You’ll get equally nutritious milk regardless of whether you pick organic or conventional. What you should know though is that the quality of the milk depends heavily on multiple factors, irrelevant to the organic vs. regular farming practices. According to a 2015 review study in the Journal of Dairy Science: “A main complication is that farming practices and their effects differ depending on country, region, year, and season between and within organic and conventional systems.
Factors influencing milk composition (e.g., diet, breed, and stage of lactation) have been studied individually, whereas interactions between multiple factors have been largely ignored.” Now let’s discuss a 2013 PLoS ONE Journal study that found a difference in Fatty Acid profiles. According to the study, “organic milk contained 25% less omega-6 fatty acids and 62% more omega-3 fatty acids than conventional milk.
” Now we like omega 3 fats because they help protect against heart disease and may decrease the risk of depression, stroke, cancer and other diseases. So based on this knowledge we should conclude that organic milk is superior, right? Wrong. First, we used to think that omega 3 fatty acids are better than omega 6 fats, but that’s no longer supported. “While there is a theory that omega-3 fatty acids are better for our health than omega-6 fatty acids, this is not supported by the latest evidence,” says Dr Frank Sacks, a professor in the Department of Nutrition at Harvard.
Second, these quantities are not meaningful. Just to put things in perspective: You’d have to drink 5.5 gallons of full-fat organic milk to equal the omega-3 content of one eight-ounce piece of salmon. Organic Milk Vs. Regular Milk Nutritional Value Verdict It’s a tie. There’s no evidence that one type of milk is better than the other. Why After 5 Years of Religiously Buying Organic Milk, I’m Ditching it for Conventional I honestly thought that organic was better.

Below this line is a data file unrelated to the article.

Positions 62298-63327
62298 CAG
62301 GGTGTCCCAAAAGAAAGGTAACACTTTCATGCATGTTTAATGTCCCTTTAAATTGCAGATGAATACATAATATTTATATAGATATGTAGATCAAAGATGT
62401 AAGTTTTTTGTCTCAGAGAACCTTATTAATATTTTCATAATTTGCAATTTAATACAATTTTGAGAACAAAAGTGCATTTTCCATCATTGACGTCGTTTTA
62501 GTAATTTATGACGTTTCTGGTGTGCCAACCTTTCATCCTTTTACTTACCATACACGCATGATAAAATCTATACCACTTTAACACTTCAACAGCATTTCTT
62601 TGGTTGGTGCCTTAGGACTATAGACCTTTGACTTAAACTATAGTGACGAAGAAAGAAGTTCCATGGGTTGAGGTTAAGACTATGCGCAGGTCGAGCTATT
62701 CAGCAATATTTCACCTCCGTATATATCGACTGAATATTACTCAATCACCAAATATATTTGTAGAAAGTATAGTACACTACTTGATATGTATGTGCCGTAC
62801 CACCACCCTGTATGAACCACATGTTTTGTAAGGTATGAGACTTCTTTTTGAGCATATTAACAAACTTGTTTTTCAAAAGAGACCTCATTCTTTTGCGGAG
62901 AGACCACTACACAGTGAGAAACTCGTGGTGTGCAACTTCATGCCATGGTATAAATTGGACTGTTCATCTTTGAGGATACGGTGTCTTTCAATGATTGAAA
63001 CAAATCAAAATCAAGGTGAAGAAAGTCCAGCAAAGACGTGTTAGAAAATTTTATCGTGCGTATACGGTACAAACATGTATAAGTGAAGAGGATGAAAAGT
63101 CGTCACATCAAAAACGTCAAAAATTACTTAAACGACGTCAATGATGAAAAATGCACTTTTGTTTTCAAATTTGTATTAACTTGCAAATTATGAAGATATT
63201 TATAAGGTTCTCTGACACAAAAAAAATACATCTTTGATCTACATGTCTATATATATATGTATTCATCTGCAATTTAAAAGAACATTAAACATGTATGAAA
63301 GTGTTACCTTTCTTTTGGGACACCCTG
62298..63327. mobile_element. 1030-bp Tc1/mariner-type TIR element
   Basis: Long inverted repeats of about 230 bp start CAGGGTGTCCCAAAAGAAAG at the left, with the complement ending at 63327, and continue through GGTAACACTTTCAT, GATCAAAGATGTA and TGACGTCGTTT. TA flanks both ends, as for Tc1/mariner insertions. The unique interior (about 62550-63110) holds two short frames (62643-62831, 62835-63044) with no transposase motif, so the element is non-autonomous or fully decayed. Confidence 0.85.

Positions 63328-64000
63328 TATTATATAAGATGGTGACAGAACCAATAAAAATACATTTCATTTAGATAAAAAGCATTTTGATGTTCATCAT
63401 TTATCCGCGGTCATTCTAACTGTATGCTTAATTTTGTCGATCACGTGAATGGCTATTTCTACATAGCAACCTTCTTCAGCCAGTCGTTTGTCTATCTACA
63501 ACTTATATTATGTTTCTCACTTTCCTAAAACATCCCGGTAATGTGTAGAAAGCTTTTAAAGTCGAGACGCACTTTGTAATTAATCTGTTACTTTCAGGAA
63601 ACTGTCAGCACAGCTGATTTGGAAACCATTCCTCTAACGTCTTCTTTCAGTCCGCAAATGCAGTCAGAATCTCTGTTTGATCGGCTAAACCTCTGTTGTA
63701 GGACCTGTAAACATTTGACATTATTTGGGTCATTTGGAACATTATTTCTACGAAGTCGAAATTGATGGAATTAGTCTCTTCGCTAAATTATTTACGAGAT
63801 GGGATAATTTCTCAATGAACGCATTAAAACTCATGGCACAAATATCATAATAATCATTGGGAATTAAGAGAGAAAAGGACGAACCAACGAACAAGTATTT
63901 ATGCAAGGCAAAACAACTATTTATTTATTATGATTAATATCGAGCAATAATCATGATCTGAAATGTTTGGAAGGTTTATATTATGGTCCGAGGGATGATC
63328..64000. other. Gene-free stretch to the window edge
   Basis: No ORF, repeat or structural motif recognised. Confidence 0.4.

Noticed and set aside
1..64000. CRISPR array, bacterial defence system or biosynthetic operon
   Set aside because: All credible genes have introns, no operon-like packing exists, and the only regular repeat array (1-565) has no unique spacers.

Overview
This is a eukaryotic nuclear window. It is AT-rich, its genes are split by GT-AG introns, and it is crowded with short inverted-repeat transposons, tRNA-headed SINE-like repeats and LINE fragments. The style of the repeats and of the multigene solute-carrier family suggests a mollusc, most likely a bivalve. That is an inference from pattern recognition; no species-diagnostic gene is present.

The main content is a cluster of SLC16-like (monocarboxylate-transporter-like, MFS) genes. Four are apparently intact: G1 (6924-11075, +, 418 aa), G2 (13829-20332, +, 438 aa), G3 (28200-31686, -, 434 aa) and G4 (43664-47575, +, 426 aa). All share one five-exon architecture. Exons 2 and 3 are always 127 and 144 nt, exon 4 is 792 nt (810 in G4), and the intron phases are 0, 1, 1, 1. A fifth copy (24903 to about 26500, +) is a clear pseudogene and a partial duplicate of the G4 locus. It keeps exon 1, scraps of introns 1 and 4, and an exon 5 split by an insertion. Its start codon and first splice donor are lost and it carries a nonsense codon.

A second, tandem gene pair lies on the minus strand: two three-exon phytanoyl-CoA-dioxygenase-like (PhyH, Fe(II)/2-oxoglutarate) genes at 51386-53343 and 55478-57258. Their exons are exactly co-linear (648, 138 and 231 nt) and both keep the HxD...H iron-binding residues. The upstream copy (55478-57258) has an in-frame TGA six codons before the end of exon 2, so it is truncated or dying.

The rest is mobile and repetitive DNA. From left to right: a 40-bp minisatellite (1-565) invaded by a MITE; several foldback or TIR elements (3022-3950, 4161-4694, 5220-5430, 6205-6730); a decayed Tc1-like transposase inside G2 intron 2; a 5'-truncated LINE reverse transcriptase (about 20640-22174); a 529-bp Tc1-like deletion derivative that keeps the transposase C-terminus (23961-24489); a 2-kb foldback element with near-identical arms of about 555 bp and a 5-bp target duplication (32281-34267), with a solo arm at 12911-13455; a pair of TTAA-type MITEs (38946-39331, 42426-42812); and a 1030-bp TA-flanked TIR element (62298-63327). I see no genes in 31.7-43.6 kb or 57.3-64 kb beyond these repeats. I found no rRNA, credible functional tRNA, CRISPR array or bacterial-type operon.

However, after doing my research I realized that organic may be better when it comes animal welfare, yet even that is highly questionable (UPDATE: it’s a actually a tie). Everything else is hype. I used to be afraid of antibiotics, and hormones, I even thought that organic was more nutritious – all wrong. I’m actually surprised at how wrong I was. So back to the super-market, when my husband and I disagreed about what milk to buy.
“Why organic?” I asked. “I told you there’s no risk with antibiotics, or growth hormone and nutritional value is the same.” He implied we could afford it, so why not. Then we looked at the price again. At Trader Joe’s half a gallon of organic milk costs $3.99 while regular milk costs $1.99. So organic milk is $2 or 100% more expensive than regular milk. Still we can afford it. But is this a good reason to buy something that offers no value? Just because you can? We’re buying about 1 bottle per week, which would give us 52 bottles in a year.
That’s $2×52 = $104 invested annually to organic milk. With those $104, we could: Buy an annual Netflix subscription (and also save $8). Yay for movie nights and House of Cards! Donate to the United Nations Refugee Agency and buy 14 thermal blankets, or else 6 tarps for the families in Nepal. Let’s do some good. Pay a one- or two-month exercise class pack – and exercising for one or two months will definitely bring benefits (unlike organic milk!) So that’s why I’m ditching organic milk for good.
Now let me turn this back to you. What milk are you buying? Why? Leave a comment and let me know. This article is part of the What Should We Really Be Eating? series.See Also: First Time Milking A Cow Poem
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By Dr. Mercola So, you're familiar with the problems associated with conventional pasteurized milk and you've started buying (and paying more for) organic milk instead. If you think you're doing your health a great favor, you may be shocked to find out some organic milk brands contain omega-3-rich oil made from corn syrup-fed algae. As noted by The Washington Post:1 "'DHA Omega-3 Supports Brain Health,' according to the Horizon cartons sold in supermarkets around the United States.
What the Horizon milk carton doesn't advertise is that some of its contents were brewed in closed stainless steel vats of Schizochytrium. This omission avoids any ick reaction from shoppers, but consumer advocates say it also dodges a key question: Is milk supplemented with an oil brewed in a factory really 'organic?' 'We do not think that [the oil] belongs in organic foods,' said Charlotte Vallaeys, a senior policy analyst, at Consumer Reports.